fter a bitter, five-year, international custody battle that pitted a Tinton Falls man against an influential Brazilian lawyer — a fight that reached the highest levels of the U.S. and Brazilian governments, straining relations between the two — father and son were reunited Christmas Eve in a chaotic, emotional scene.
Nine-year-old Sean Goldman’s stepfather and a family lawyer pushed him through a jostling crowd of reporters and photographers to get to his father, David Goldman, who was waiting for him inside the U.S. Consulate in Rio De Janeiro. Sean was wearing a yellow shirt emblazoned with the Brazilian flag and Olympic rings, carrying his luggage and crying.
It was about 8:35 a.m. Thursday in Brazil, some 25 minutes before a court-ordered deadline.
In a written statement later, Goldman thanked everyone who helped him get his son back.
“It is now time for our new beginning, the rebirth of our family at such a special time of the year,” he wrote. “I hope the momentum keeps growing and the attention does not fade because there are more fathers and mothers and children to reunite.”
Sean’s maternal grandmother, Silvana Bianchi, said tearfully that “this is a very difficult moment.”
U.S. Rep. Chris Smith, R-N.J., criticized the Brazilian family for how it brought Sean to this father at the consulate, saying it had been offered at least two other, less public and traumatic ways, one involving an underground garage and one involving the front door.
The congressman said he was standing with David on the second floor of the consulate, watching Sean’s “nightmarish” walk into the building, and he saw the father “tearing up.”
“They’re hurting my son. Why are they doing this to my son?” Smith remembered David Goldman saying.
About three hours after they were reunited, father and son boarded a private plane chartered by NBC and flew out of Brazil, said Smith, who has helped David fight for his son.
But the Goldmans did not head to Tinton Falls and to the mob of reporters and photographers that would greet them there, Smith said. Instead, he said, the Goldman family will spend the holidays in a “cocoon” in an undisclosed location.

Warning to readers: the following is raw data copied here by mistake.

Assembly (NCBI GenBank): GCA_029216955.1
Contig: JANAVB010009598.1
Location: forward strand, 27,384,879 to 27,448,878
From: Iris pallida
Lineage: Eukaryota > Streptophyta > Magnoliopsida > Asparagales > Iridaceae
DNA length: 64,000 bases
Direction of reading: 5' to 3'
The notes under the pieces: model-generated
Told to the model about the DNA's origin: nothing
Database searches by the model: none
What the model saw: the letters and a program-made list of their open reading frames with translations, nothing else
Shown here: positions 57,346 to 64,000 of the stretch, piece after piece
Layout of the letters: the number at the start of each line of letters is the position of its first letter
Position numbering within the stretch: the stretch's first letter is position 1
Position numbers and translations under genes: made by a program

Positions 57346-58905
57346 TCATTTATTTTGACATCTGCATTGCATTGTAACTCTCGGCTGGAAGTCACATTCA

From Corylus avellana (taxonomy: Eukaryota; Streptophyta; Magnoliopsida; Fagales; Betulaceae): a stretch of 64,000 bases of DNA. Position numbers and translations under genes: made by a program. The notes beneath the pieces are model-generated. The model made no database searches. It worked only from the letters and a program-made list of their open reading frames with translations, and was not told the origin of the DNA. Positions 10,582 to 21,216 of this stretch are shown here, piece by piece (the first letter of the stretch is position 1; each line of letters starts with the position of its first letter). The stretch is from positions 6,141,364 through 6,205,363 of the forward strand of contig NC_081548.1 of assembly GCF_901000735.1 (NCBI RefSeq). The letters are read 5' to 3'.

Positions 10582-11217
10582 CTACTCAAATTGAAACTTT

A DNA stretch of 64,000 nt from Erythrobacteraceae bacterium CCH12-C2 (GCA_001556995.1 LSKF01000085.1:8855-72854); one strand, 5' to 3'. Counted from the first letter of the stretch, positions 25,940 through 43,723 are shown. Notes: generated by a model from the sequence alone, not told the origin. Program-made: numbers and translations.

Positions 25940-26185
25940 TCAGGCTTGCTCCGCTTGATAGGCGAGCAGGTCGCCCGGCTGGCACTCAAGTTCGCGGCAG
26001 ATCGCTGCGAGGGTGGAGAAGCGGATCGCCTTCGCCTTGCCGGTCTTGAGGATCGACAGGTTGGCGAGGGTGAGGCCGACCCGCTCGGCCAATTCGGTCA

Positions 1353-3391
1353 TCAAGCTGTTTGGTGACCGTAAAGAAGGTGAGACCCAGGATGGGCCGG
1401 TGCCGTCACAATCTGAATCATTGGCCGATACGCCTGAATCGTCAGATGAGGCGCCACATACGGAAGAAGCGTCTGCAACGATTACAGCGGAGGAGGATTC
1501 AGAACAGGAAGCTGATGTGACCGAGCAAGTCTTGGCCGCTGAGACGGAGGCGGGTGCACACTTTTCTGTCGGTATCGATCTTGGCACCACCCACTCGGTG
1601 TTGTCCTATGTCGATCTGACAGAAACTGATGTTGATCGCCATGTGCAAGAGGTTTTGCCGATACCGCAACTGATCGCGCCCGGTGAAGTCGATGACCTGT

“They want to get some alone time together and some privacy,” Smith said Thursday morning during a teleconference from Brazil.
Sean had lived in Brazil since his mother, Bruna Bianchi, brought him to her native country for what was supposed to be a two-week vacation in 2004. She stayed, divorced Goldman and remarried, and Goldman began legal efforts to get Sean back.
After Bianchi died last year in childbirth, her husband, Joao Paulo Lins e Silva, a prominent divorce attorney, continued the legal fight and won temporary custody.
The tug-of-war pitted Goldman against a powerful family of Rio de Janeiro lawyers willing to use all legal means available, in a nation where the wealthy are used to coming out on top. Despite numerous court findings in favor of Goldman, Lins e Silva continuously found a way to delay giving up custody.
But after five years of rulings and appeals, the Supreme Court chief justice ruled Tuesday that Sean be returned to Goldman. On Wednesday, the Brazilian family dropped its legal challenges.
Sean’s paternal grandfather, Barry Goldman, said he received his Christmas present Thursday when he got an early-morning phone call from his son, David, reporting Sean was with him. Barry Goldman spoke briefly to his grandson, who said, “Hi, Pop Pop.”
“It was wonderful to hear his voice,” said the grandfather, of Ocean Township. “I’m so excited. I’m going to get to hug him, kiss him, and have fun with my grandson.”
Boy appeared happy
Despite the “drama of the worst kind” surrounding the reunion, Sean appeared to be happy when he was handed over to his father, Smith said.
“Once he was with his dad they were smiling, with their arms around one another,” Smith said. “They looked just like best buddies.”
A little more than an hour later, they left the consulate for the airport. While they waited in a private area of the airport, they ate hamburgers, drank Coke and talked about basketball and about the recent snowfall in New Jersey, Smith said.
Silvana Bianchi, the maternal grandmother, had wanted to travel with Sean to the United States to ease his transition, but family lawyer Sergio Tostes said that wish was denied by the U.S. government. Tostes said the Brazilian government declined to intervene in the matter.
U.S. Embassy spokeswoman Orna Blum said the U.S. government and the consulate were not involved in the travel arrangements, which she said were handled by lawyers on both sides.
Goldman’s New Jersey lawyer, Patricia Apy, also criticized how the handover was conducted.
“Unfortunately, the Brazilian family, rather than have the handoff take place in a garage, which would have been secure, parked away and walked him through the press, which only serves to make the situation more stressful for the child,” Apy said.
Blum also said the tumult during the boy’s delivery could have been avoided.
“The family was offered the same access to the consulate as the father”, she said. “For whatever reason they chose to get out of their cars and walk in.”
Smith did not get on the plane with the Goldmans because, as a congressman, he is prohibited from flying on corporate flights. An ethics committee declined to grant him a waiver in this case, he said.
So Smith planned to fly home on an 11 p.m. Thursday flight, the earliest one he could find. And he vowed to continue fighting for other parents, from New Jersey and beyond, who are struggling to regain their children after parental abductions.
The congressman said the Goldmans, along with their extended family and friends, now will focus on returning to a “normal life.” They must work through their language barrier — David speaks no Portuguese — and figure out where Sean will go to school, he said.
“Sean now hopefully will become just another child living in Monmouth County,” he said.